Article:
How to become an effective Negotiator
Being faced with negotiations is simply life; knowing how to win them is an art. – Don Sabatini
Many people choose to go through life without effective negotiation skills with the simple fear that they might lose, while others always get their way and end up making more money, saving more or simply coming out of the room with a significant advantage. Effective negotiating is very much necessary no matter how large the gain might be, and it is also a great way to establish a voice in the business transaction you are undertaking.
We lose many opportunities simply because of fear. We’ve discussed this in many different articles and in many different contexts but what are we really afraid of when asking for a discount on a purchase, or more money for a promotion?
Are we really afraid to be perceived a certain way or simply afraid of rejection?
Rejection as we have talked about before is simply a state of mind, and nothing more. If you go into battle thinking you are going to lose, you most likely will lose. Being afraid of what hasn’t happened is merely a weakness that can be easily overcome. You simply have to make yourself realize that regardless of the outcome, your life will not be in a worst place than it was prior to you asking. Think about the simplest and most common rejection, the one that involves the opposite sex. You see a beautiful woman and decide that you want to ask her out, but then take so much time to think of an approach, a plan, or simply about why it would or wouldn’t work, that you lose the opportunity to even ask and end up back where you were. Now assume that this time you actually spend a moment and ask the person out without a plan, pick up line or with the thought that you may get rejected, instead simply walk up and introduce yourself. The person will introduce themselves and you now know their name, which means that regardless of the outcome of the next conversation, you now stand knowing her name and the fact that she is or isn’t interested, which further means that even if you failed setting up a date you now know at least that it wasn’t meant to be. The outcome now put you one step ahead and not back at square one, as you now have more confidence, practice and the knowledge to try differently next time.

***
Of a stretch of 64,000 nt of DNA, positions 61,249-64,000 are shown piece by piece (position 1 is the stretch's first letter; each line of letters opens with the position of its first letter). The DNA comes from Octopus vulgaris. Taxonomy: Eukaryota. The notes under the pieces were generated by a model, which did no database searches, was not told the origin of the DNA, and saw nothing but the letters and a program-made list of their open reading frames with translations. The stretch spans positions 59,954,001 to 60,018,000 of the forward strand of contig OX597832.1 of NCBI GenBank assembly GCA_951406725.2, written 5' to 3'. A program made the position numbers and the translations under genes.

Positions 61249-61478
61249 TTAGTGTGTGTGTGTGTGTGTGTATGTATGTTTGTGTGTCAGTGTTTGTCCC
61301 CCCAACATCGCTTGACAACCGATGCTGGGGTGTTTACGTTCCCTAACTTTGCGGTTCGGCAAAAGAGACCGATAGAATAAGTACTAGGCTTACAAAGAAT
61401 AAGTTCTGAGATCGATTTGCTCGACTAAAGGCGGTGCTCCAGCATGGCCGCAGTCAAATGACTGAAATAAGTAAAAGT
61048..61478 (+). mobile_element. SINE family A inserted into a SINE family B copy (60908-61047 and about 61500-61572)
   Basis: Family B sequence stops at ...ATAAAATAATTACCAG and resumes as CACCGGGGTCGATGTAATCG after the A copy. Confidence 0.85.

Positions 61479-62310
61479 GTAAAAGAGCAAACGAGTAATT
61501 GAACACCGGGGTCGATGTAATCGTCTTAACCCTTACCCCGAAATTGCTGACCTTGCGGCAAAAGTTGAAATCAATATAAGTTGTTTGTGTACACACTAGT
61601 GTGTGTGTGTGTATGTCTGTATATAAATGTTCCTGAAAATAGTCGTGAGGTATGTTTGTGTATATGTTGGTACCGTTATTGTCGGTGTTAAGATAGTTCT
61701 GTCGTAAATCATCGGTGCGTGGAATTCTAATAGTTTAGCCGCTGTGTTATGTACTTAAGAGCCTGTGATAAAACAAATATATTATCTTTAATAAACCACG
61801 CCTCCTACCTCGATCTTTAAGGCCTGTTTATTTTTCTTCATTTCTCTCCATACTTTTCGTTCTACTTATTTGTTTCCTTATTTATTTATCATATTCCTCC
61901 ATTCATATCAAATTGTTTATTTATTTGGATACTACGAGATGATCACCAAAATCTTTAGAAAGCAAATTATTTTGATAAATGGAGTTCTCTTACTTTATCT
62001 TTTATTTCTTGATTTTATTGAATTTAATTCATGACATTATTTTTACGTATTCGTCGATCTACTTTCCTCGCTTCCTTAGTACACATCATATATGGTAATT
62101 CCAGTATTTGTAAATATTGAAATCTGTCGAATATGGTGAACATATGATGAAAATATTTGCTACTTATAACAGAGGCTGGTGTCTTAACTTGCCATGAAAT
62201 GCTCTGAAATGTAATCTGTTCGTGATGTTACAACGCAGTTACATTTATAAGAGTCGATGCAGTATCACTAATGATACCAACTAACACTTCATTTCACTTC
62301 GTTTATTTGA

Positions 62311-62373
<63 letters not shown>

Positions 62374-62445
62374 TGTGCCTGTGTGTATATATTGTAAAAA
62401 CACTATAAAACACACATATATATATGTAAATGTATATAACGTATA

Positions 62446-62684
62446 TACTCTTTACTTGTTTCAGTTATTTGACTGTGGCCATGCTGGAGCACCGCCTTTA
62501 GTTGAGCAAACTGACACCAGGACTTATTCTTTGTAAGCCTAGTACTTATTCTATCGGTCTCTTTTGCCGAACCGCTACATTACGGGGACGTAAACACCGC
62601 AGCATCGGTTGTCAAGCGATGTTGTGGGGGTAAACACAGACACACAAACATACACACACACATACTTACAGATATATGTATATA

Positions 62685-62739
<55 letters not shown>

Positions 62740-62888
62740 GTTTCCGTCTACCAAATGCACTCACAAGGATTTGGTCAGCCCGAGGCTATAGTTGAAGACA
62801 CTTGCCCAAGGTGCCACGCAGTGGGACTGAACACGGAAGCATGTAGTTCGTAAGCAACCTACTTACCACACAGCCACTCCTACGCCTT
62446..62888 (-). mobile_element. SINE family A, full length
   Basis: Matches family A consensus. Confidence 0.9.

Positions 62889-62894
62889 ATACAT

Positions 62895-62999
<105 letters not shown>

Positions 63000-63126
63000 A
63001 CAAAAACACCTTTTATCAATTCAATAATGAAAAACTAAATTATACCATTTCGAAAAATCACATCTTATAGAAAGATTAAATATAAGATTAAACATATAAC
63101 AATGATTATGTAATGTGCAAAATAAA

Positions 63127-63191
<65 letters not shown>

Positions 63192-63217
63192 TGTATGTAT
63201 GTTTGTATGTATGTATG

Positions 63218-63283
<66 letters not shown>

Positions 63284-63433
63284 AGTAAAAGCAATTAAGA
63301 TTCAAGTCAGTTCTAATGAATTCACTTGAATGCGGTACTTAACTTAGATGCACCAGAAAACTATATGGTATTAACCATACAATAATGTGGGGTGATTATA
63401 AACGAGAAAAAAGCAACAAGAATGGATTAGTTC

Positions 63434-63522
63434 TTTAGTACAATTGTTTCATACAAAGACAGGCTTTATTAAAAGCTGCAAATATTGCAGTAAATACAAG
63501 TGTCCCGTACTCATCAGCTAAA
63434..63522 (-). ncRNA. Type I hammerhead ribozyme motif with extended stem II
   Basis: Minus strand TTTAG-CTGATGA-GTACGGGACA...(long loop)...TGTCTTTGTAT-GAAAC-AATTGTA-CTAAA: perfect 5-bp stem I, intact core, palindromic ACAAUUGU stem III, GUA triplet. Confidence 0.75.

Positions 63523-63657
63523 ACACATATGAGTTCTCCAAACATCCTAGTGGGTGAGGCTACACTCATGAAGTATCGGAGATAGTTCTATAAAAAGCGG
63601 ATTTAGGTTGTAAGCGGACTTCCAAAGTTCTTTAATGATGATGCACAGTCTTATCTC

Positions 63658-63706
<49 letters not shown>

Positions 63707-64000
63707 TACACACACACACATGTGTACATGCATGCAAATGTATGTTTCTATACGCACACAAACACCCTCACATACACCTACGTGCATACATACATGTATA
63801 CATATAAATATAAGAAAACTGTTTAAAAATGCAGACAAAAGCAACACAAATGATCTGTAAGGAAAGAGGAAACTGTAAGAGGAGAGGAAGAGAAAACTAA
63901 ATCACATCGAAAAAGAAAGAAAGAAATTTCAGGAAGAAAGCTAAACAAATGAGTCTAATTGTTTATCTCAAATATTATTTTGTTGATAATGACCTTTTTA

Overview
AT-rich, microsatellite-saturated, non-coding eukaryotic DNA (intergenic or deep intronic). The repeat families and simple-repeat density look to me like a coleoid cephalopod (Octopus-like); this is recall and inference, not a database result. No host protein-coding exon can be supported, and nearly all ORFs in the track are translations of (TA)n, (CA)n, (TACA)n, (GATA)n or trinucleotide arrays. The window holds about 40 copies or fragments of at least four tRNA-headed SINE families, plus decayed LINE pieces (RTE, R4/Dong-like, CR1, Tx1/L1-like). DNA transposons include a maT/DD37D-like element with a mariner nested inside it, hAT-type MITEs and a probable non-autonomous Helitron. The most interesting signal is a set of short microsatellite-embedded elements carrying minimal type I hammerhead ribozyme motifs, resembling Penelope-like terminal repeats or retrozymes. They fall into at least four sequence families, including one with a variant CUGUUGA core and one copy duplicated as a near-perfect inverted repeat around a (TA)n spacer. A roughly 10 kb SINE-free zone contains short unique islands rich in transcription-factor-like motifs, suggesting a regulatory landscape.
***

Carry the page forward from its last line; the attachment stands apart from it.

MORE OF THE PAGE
Rejection should never be something you fear during negotiations as the original deal is on the table and since you both agreed to get to the table. The final outcome is in your hands BUT the original deal isn’t going away as both parties benefit from the transaction regardless. In other words, here is an example: you are about to purchase a new $30,000 car and are now sitting down to discuss price, you are willing to buy this car, and they are willing to sell it. That by itself holds the deal together, but you decide you want to only pay $26,000. You can go ahead and ask for a discount and start the negotiating process but regardless for the outcome or the seller’s desire to negotiate, you can stop at anytime and simply purchase the car for $30,000 as you had both agreed to get it then. It doesn’t hurt to ask and even if you are able to drop the price to $28500, which is a minimal discount, it is still $1500 more in your pocket for the exact same purchase. So what did you have to lose by asking? NOTHING… So simply ask.
What about perception?
What if the person you are negotiating with feels that you are cheap or the person offering you a job thinks that you are ungrateful by asking for more money? Well there is always two sides to the perception game, your side and the side of the one sitting in front of you. The major mistake people make is to assume that the perception of the one sitting in front of you is the same as your own, which in most cases is wrong. No two peoples’ perception is the same, even though at times two people can share similar perceptions, they still differ in many ways. Assuming that the person in front of you thinks like you is the greatest mistake you can make.
When negotiating your salary for instance, you may think that by asking for more money, you may be looked at as greedy and ungrateful. I, on the other hand, feel that employees that ask for more money simply understand their value and value themselves as more than what was offered. The fact that they ask for it shows me more confidence in their ability to get what they want and their desire to not settle, which are both great qualities that deserve to be noted. Those that don’t negotiate simply showcase fear and the inability to fight for what they want, and therefore tell me a lot about their inability to fight for a sale at work or to persevere when necessary in order to get the job done. My point on this is that regardless of your perspective, those around you that you are negotiating with have a different one and a different need. You are there to get a job, they are hiring because they need help. There is no reason for them to not hire you as they’ve already made you an offer and qualified you for the job.
Your qualifications earned you that seat; your effective negotiation skills will earn you more to remain in it. The fact that you attempt to negotiate does not hinder your chances of getting a role, but your acceptance or decline of an offer will.
Choosing when to stop and choosing what matters most is key.
Just remember that trying and failing is better to not trying at all, but with negotiations its actually taking that one step further as you cannot afford to not try, as you simply have nothing to lose but much more to gain. Next time you are faced with negotiations, simply put your fear and perceptions aside and do what it takes to convince your opposition that they need to work it our your way!
I'd love to hear more about specific techniques that you would use during a negotiation.
What type of negotiation?
great article. I do negotiations daily!